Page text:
Keith’s Gibson has offered to share some of his memories and stories of growing up in McGill, and his adventures in the entire county of White Pine. Keith was born in McGill in 1935, attended Mcgill Grade School, White Pine High School, received his B.S. Degree at University of Utah in 1960 and served with the U.S. Amry-Ford Ord, California and Fort Sam Houston, Texas. Keith’s stories will take you back in time of how things used to be, changes that have occurred, and stories that will make you laugh and admire the history that Keith has offered to share. Tom’s Dream Tag 

It was a cool afternoon in the early fall of 1946 as a  young, McGill man, Tom Dotson was anxiously looking over the list of lucky hunters that had drawn an Elk tag.  The Elk were not native to the White Pine area, but a group of local sportsmen had pooled their resources and had some imported in from Yellowstone Park.

They arrived in boxcars, circa 1932, were unloaded at the stockyards and transported to Sagehen Canyon in Duck Creek Valley.

The Elk were released into the Success area and by 1946 had thrived and were scattered over a wide area.  The Fish and Game Dept. held a public drawing for the first ever Nevada Elk tags. There were 990 applicants. Sixty names were drawn. Tom’s name was not one of them.  His dream of getting a prize bull Elk seemed to vanish into thin air.  The dream soon re-appeared as he noticed that the first alternate name drawn was one, Tom Dotson.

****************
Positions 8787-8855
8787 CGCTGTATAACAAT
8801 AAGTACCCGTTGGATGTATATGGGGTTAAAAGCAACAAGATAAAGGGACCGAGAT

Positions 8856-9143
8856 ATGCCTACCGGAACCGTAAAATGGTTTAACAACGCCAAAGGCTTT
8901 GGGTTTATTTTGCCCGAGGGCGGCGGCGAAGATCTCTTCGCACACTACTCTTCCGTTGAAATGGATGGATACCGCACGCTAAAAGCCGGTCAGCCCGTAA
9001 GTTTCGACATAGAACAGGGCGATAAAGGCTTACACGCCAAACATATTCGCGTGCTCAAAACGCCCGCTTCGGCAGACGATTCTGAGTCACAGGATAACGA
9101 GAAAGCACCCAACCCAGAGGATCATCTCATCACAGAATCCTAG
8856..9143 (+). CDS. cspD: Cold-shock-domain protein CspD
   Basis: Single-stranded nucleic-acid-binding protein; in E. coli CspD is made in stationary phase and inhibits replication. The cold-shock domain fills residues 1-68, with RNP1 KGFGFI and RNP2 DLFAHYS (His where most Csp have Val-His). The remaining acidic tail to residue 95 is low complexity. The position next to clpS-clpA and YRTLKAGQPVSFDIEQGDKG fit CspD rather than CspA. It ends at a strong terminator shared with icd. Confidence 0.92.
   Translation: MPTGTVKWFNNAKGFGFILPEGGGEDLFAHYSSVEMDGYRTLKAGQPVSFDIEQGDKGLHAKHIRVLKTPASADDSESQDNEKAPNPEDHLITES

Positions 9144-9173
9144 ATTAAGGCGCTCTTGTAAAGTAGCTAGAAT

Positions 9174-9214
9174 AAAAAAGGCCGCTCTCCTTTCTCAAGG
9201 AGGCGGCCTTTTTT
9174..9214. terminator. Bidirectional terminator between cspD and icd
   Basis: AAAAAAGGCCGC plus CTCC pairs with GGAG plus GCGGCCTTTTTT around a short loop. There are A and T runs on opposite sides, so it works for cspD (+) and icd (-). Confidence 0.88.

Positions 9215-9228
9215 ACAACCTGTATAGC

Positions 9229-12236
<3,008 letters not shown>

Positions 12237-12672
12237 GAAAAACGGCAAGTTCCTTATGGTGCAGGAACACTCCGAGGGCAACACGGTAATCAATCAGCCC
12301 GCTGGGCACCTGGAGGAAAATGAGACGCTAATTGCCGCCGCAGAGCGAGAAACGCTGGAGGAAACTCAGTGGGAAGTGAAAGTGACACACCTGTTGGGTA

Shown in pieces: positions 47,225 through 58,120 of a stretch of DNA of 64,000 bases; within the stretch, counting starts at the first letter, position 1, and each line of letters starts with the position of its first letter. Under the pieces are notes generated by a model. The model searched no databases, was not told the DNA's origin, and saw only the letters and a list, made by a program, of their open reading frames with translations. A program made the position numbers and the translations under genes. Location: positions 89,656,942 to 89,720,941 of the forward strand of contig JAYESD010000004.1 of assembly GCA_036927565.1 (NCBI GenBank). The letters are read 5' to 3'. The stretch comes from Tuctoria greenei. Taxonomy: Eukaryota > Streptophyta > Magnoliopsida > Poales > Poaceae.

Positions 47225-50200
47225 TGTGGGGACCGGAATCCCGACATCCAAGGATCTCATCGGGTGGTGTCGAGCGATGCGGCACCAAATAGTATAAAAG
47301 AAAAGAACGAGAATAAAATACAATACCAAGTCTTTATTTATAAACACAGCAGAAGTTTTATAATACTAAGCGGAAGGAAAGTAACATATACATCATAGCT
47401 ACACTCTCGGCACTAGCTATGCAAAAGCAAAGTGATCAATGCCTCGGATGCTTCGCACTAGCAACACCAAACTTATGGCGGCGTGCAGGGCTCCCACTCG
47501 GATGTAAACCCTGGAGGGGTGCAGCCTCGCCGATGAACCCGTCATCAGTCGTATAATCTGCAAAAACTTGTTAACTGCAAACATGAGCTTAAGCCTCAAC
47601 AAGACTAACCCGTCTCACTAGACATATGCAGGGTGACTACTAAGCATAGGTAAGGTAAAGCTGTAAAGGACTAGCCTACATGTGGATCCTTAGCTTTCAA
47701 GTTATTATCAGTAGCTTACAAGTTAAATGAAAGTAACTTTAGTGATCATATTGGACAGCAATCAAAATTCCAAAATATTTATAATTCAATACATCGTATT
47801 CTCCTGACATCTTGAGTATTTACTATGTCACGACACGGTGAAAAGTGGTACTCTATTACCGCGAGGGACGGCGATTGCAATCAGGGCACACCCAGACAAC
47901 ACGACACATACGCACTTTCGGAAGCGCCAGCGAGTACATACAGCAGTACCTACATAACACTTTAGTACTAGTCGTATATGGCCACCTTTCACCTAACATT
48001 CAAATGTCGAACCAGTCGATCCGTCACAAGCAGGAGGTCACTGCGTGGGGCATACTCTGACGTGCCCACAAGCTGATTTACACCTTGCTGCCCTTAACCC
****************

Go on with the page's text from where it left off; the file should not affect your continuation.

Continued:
A few days later one of the sixty winners decided not to take her tag and Tom had his dream fulfilled.

The opening day of Elk season Tom along with his friend Pete Paris parked the big stock truck at the Kennecott Dam site.  The plan was for Tom to cross the field, climb over the large pipeline, climb part way up the hill and angle toward the gap.  Pete would have the truck with horses waiting on the McGill side of the gap.

Tom headed for the pipeline at first light.  He made it over the pipe and just started up the hillside when the large bull Elk came crashing out of the trees.  Tom fired quickly and had his trophy in an instant. Petre arrived with a horse and the Elk was soon at the truck. After skinning and wrapping the meat Tom mounted the head and horns on the top of the stock rack above the cab of the truck.

Pete drove them to Ely where Tom had the Fish and Game verify that it was the first legal Elk harvested in Nevada.  Now it was time to show it off and so they proceeded to slowly drive down main street in Ely.

Tom cautioned Pete to stay to one side of the road as they neared the Hotel Nevada.  There was a street light that hung from wires strung from the Hotel to the Bank Club.  Pete didn’t get over far enough and the large Elk horns struck the light and pulled it down.

It, apparently,  was the Elk’s last chance to strike back at the hunter.

Tom will be 91 this year and is still very spry and active. He and his beautiful wife, Joan, live on their  ranch in Carson Valley.